Ethiopian general election begins amid foreign and domestic difficulties

The Ethiopian general election, which was postponed twice this year, has begun on June 21 and will continue until September 6, though Abiy Ahmed's government is under international pressure due to allegations of human rights violations within the country.

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On August 29, 2020, it was announced that the general elections in Ethiopia would be postponed indefinitely due to the COVID-19 epidemic. After the Federal Ministry of Health advised the government that necessary measures had been taken against the epidemic, the National Electoral Board of Ethiopia (NEBE) announced that elections would be held on June 5, 2021. Following these developments, the regional administration in Tigray decided to hold their own elections and a political crisis arose with the federal government. The political crisis soon turned into a conflict between the Ethiopian forces and the Tigray People’s Liberation Front (TPLF). Although the Ethiopian army declared that the operation ended in a victory, more than 75,000 people have been trying to survive in refugee camps under difficult conditions on the Sudanese border alone.

It was later announced that the general election in Ethiopia, which has a parliamentary and federal system, was postponed from June 5 to June 21 due to problems with voter registration and the printing of the ballot papers. Thus, the general election was postponed for the second time in just one year. The June 21 general election is sixth general election since the civil war that ended in 1991, and some developments have negatively affected the domestic and foreign policies of the country in recent years, making these elections more important than the previous ones. These developments are the conflicts and international repression in Tigray, the border dispute with Sudan, the Grand Ethiopian Renaissance Dam (GERD) dispute, and the intermittent protests and holding of political prisoners in the Oromia region.

For the Abiy Ahmed government, at least 51% of the electorate must support it to win the Ethiopian elections. In this context, according to the polls and additional data, the Abiy Ahmed government is likely to win the elections.  The elections in the Oromia region present an important opportunity for Abiy Ahmed, as the region will be sending 178 seats to the national parliament, amid the two major opposition parties boycotting the election. Opposition parties had declared that they boycotted the election because their leaders and protesters were arrested and subjected to repression. Therefore, according to many, it is expected that the Abiy Ahmed government will win a large number of seats from this region.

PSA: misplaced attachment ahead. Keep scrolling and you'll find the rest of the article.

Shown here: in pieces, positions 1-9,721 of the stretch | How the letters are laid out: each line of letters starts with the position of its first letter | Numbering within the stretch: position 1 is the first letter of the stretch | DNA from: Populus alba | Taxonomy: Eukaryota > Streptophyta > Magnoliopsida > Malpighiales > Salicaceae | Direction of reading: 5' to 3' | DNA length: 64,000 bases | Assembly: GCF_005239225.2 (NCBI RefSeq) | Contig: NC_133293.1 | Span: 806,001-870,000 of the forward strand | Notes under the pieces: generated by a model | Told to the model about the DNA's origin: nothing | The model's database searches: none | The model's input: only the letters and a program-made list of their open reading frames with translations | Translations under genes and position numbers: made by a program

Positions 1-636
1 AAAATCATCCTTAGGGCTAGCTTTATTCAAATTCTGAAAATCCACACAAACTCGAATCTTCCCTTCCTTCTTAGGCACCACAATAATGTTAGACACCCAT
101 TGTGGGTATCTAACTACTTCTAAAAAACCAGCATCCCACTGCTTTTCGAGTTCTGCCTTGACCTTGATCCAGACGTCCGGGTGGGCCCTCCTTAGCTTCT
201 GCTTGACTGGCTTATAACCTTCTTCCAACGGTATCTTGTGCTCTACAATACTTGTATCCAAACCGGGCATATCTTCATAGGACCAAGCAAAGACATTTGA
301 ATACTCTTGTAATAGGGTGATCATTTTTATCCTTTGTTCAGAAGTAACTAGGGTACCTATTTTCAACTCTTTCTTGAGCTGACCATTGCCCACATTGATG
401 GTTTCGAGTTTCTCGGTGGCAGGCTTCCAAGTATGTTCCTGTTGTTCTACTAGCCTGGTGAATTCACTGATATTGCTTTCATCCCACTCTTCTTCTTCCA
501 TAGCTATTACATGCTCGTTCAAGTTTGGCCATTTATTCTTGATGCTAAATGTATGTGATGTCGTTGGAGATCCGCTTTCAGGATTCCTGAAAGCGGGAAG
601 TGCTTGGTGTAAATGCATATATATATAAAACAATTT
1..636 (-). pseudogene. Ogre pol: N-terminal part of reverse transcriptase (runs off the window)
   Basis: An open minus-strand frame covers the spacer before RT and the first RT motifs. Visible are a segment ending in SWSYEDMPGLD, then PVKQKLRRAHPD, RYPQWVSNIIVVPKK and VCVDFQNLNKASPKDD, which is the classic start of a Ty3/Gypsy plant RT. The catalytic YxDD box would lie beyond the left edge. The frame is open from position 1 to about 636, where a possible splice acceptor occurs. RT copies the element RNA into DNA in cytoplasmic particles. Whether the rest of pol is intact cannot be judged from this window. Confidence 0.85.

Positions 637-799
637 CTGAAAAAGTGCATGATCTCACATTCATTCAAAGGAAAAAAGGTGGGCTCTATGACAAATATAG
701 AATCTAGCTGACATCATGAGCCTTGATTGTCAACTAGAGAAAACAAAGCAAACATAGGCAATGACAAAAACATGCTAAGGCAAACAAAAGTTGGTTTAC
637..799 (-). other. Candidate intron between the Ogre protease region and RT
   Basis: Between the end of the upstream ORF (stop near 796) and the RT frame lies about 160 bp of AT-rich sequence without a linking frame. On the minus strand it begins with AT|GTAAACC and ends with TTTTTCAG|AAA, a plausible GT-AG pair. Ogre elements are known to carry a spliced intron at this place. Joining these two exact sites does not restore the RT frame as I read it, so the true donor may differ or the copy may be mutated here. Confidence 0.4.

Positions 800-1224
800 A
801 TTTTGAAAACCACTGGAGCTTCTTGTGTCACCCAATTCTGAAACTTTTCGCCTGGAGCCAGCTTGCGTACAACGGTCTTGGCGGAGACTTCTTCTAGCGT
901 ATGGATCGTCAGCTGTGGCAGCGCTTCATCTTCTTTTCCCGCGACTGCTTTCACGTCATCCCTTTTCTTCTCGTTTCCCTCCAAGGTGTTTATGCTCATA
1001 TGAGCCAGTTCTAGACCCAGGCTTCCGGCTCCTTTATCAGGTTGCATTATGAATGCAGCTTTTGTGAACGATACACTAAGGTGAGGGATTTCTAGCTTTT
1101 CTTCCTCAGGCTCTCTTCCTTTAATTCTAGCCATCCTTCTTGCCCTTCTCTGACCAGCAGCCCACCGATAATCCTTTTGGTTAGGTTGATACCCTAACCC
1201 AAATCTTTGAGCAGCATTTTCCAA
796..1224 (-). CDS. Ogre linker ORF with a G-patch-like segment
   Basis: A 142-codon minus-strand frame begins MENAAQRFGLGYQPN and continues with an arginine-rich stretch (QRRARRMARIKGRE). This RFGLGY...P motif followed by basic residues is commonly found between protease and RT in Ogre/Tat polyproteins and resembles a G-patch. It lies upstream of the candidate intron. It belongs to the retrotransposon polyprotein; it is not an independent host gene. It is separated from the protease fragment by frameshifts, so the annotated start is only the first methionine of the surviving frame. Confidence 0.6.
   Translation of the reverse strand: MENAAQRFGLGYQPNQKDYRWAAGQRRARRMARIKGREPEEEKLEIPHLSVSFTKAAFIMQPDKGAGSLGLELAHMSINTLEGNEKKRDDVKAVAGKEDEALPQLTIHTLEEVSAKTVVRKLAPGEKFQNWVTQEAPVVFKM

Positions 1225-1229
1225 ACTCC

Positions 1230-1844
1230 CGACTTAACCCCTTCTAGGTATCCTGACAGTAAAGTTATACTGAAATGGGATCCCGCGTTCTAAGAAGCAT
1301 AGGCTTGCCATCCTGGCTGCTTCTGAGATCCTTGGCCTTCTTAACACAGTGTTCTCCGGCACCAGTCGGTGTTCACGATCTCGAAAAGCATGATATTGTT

While Abiy Ahmed will most likely win the general election, the challenges in both domestic and foreign politics will strain his government. For instance, the experience of democracy in the country tends to improve with the reforms made in domestic politics. However, the intermittent demonstrations in different parts of the country, especially in the Oromia region, and the continuation of armed conflicts by excluding the TPLF from the government and elections, threatens prosperity and peace within the country. In foreign policy, the developments that made the Abiy Ahmed government fragile have been the increase of international pressure due to the Tigray crisis; the inability to resolve the GERD dispute; and the border issue with Sudan. Meanwhile, the growth rate of the Ethiopian economy has decreased from 10% to 2% due to the effect of the COVID-19 pandemic. These factors will be an important factor challenging the Abiy Ahmed government during the election.

When the issue of the legitimacy of the Abiy Ahmed government is examined, it is clear that the supporters of the Prosperity Party and the opposition parties competing in the elections see the current developments as a legitimate process. However, on the other hand, the Tigray people will continue to be a group that challenges the country’s government in the post-election period, especially due to their abstention from voting.

Based on all these developments, although the election process in Ethiopia will not go smoothly, it seems likely that the Prosperity Party will win. However, the boycott of the elections by several opposition parties and the decision to postpone the votes in regions holding 110 of Ethiopia’s 547 electoral districts, including Tigray, due to security concerns, makes this process fragile. In addition, the increasing international pressure on the Abiy Ahmed government is among the situations that will force it during this period and the subsequent processes.

Kaan Devecioglu

Kaan Devecioglu is a North African Studies Researcher at ORSAM. He is currently pursuing a PhD at the Department of International Relations at Istanbul Medeniyet University. His articles and book chapters have been published in international peer-reviewed journals, and his analyses and opinions have been published in many international publications. Kaan Devecioğlu’s work focuses on Red Sea geopolitics, East Africa, and Nile River diplomacy.

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